Let's Review the History of the French Flag Before Passing Judgment on Facebook
Let the French flag fly on Facebook. It flies for us all. It flies for life.
When words failed Friday night as news of the Paris attacks spread, I, like so many others, turned to the Internet for words and images to make sense of the senselessness, finding myself eventually landing at Facebook — the virtual global village, for good or ill. Facebook users and Facebook itself quickly responded to the tragedy. Almost as quickly, critics questioned the response. Why did Paris deserve a “safety check” button while Beirut, victim of its own terrorist attack, did not? Why could people merge their profile photo with the French flag in solidarity when the real solution seemed less nationalism and more global unity? To those well-meaning critics I respond, let the French flag fly on Facebook. It flies for all of us. It flies for life.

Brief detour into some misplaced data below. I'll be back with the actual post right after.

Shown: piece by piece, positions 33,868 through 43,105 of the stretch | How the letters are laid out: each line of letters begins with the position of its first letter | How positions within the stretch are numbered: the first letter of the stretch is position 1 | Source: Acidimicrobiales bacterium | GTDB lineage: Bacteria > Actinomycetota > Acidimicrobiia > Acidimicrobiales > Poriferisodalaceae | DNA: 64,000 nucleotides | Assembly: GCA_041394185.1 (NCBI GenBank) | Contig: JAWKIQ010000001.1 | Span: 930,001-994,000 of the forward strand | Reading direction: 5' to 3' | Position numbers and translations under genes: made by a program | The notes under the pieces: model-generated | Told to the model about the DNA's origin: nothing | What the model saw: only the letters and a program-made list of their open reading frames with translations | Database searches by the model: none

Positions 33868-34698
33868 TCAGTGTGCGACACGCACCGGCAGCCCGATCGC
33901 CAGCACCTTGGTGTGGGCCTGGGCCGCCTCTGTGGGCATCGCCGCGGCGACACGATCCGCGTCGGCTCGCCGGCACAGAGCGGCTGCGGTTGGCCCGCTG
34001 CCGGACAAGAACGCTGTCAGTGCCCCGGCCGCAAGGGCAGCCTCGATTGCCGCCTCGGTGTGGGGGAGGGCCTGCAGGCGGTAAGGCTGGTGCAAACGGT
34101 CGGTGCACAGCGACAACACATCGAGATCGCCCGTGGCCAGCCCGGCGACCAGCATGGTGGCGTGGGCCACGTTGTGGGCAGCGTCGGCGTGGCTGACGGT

Understandably, emotions and tempers ran hot in the aftermath of the Paris attacks. Facebook founder and CEO Mark Zuckerberg responded quickly to the choice of a “safety check” button on Facebook for Paris, but not Beirut. The “safety check” had previously been used solely in response to “natural disasters,” but the unnatural disaster of Friday night prompted Facebook to revise its policy. Paris set a new precedent, sadly too late for Beirut. In fact, the proximity in time between the Beirut and Paris attacks may have been the tipping point policy-wise. “We care about all people equally,” Zuckerberg offered to his critics, “and we will work hard to help people suffering in as many of these situations as we can.”
When Zuckerberg announced his explanation on Facebook, he’d already merged his profile picture with the French flag, a feature Facebook has used for various causes, including the pride flag the LGBT rights in America. The Independent’s Lulu Nunn took offense at that action:
“Paint-by-numbers solidarity when it’s foisted on you by one of the most powerful companies in the world is simply not the way to help a traumatised nation in shock after murder,” Nunn commented acidly. “Got a French flag on your Facebook profile picture? Congratulations on your corporate white supremacy.”